OPEC+ to add 400,000bpd to output in February

OPEC+ agreed yesterday to stick to its planned increase in oil output for February because it expects the Omicron coronavirus variant to have a short-lived impact on global energy demand.

The group of producers comprising the Organization of the Petroleum Exporting Countries (OPEC) and allies including Russia has raised its output target each month since August by 400,000 barrels per day (bpd).

Reuters reports that the United States has urged the group to pump more crude to help the global economic recovery from the pandemic and cool prices as they trade near $80 a barrel. But the group has said the market did not require extra oil.

OPEC+ is unwinding record production cuts of 10 million bpd, which were imposed in 2020, as demand and prices recover from their pandemic-induced slump.

Brent crude rose 50% last year and has rallied so far in 2022, trading 2% up above $80 on Tuesday.

Current plans would see OPEC+ again raise the target by 400,000 bpd for February, leaving about 3 million bpd in cuts to unwind by September, in line with an agreement last July.

In a technical report seen by Reuters on Sunday, OPEC+ played down the impact on demand of the Omicron variant, saying it would be “mild and short-lived” and was upbeat about economic prospects.

“This is in addition to a steady economic outlook in both the advanced and emerging economies,” the Joint Technical Committee report said.

Rystad Energy’s analyst, Bjornar Tonhaugen, said OPEC+ has grown confident in part because real-time transportation data globally suggests Omicron has not yet had any significant impact on oil demand.

“Ongoing (oil production) outages in Libya, struggling production recovery in Nigeria, and reduced expectations for Russian production capacity add bullish weight to the scale from the supply side,” he added.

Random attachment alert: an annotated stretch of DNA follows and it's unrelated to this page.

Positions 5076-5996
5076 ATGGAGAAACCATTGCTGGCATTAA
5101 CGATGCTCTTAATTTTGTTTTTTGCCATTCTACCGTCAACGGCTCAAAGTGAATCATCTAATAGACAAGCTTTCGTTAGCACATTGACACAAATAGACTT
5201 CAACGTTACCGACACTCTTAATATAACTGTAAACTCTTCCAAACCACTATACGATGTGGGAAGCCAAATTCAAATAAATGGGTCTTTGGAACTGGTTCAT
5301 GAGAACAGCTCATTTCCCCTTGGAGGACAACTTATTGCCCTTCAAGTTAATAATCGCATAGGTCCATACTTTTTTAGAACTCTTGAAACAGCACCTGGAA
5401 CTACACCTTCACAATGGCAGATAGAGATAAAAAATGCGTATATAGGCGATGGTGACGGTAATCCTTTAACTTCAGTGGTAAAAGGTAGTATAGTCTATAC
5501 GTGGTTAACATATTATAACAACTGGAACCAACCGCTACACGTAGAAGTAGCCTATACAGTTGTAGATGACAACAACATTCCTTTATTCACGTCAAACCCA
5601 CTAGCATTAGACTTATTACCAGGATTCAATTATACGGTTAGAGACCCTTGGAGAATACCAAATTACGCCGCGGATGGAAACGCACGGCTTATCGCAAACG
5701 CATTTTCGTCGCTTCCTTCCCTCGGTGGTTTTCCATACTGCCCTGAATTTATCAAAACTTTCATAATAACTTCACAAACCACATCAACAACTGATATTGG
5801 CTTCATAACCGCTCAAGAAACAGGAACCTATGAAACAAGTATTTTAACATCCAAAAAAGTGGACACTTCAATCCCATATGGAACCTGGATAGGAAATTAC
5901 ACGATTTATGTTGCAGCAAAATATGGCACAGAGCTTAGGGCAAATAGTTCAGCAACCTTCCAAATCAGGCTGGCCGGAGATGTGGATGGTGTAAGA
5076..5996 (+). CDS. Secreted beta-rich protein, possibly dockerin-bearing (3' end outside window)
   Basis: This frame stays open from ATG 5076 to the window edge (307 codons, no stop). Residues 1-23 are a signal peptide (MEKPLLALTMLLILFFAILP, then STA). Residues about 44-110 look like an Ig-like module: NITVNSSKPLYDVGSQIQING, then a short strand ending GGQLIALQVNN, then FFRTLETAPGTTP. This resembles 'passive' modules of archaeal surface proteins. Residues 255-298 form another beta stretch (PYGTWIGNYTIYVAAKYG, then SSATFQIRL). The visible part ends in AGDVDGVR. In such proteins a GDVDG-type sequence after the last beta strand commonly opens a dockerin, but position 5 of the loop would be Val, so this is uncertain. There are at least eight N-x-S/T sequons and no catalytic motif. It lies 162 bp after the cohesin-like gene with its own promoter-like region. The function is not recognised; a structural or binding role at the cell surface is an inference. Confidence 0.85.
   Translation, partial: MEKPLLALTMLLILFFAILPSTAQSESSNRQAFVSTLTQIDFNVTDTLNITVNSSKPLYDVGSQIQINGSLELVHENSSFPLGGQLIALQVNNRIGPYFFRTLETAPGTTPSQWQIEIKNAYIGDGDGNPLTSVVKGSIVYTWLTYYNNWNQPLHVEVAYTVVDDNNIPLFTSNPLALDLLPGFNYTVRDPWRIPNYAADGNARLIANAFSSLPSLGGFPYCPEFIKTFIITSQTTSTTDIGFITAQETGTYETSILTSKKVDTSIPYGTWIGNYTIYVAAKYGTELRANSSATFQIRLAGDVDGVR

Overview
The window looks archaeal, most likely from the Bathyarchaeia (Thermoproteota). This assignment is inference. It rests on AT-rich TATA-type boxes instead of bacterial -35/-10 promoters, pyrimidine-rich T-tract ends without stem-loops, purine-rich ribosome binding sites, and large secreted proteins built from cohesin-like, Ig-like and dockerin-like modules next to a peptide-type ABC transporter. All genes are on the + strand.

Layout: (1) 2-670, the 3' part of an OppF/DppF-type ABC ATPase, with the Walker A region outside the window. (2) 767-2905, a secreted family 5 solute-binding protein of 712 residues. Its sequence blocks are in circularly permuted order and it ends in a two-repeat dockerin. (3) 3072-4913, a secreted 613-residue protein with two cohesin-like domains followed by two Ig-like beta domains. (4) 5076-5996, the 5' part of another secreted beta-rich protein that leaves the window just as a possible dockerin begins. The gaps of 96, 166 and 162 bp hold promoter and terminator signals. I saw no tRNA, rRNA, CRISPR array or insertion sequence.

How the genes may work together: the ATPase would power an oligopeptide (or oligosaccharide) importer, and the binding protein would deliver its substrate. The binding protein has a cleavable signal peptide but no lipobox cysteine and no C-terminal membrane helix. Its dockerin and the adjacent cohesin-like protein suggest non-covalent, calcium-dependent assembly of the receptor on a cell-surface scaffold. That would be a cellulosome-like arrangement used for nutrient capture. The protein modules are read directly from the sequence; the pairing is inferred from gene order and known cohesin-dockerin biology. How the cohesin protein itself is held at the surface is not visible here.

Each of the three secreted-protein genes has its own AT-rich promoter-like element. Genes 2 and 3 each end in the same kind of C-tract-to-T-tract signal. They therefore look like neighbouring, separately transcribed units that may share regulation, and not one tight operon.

While OPEC+ has increased its output target each month, actual production has lagged as some members struggle with capacity constraints.

OPEC+ producers missed their targets by 730,000 bpd in October and by 650,000 bpd in November, the International Energy Agency said last month.

OPEC+ will hold its next meeting on February 2.

A poor regulatory framework, sabotage and vandalism of oil facilities are deterring needed spending in Nigeria.

Increasing output

New York Times also reports that A few producers in the 23-member OPEC Plus group, including Saudi Arabia and Iraq, are increasing output handily, but others are lagging. A range of issues, including political strife and underinvestment in drilling, are holding them back.

The slow ramp up in production could lead to tension with the Biden administration, which wants the producers to pump more oil in an effort to lower gasoline prices in the United States.

Gas prices, nationally at $3.28 a gallon, are now about one-third higher than they were a year ago, according to the Energy Information Administration, a government agency, and contributing to rising inflation.

In its December Monthly Oil Report, the International Energy Agency (IEA), estimated that OPEC+ fell short of its November target by 650,000 barrels a day, substantially more than the 400,000 bpd the group had planned to increase each month.

Even Russia, the group’s second-largest exporter after Saudi Arabia, appears to have hit a wall at about 9.9 million bpd, about 600,000 less than it pumped in April 2020 before the big cuts and well short of Russia’s 10.2 million bpd allocation for next month Saudi Arabia has the same quota.

For Russia to increase substantially from here will require improved tax policies and the development of new fields, analysts say.

Also, Nigeria, Africa’s largest producer, in November pumped 360,000bpd below its quota — almost enough on its own to wipe out the agreed 400,000bpd monthly increase for the overall group.

“A poor regulatory framework, sabotage and vandalism of oil facilities” are deterring needed spending in Nigeria, the IEA said in its report.

Angola, another African country, is also pumping well under its quota, while Libyan production has recently fallen off rapidly because of political turmoil.

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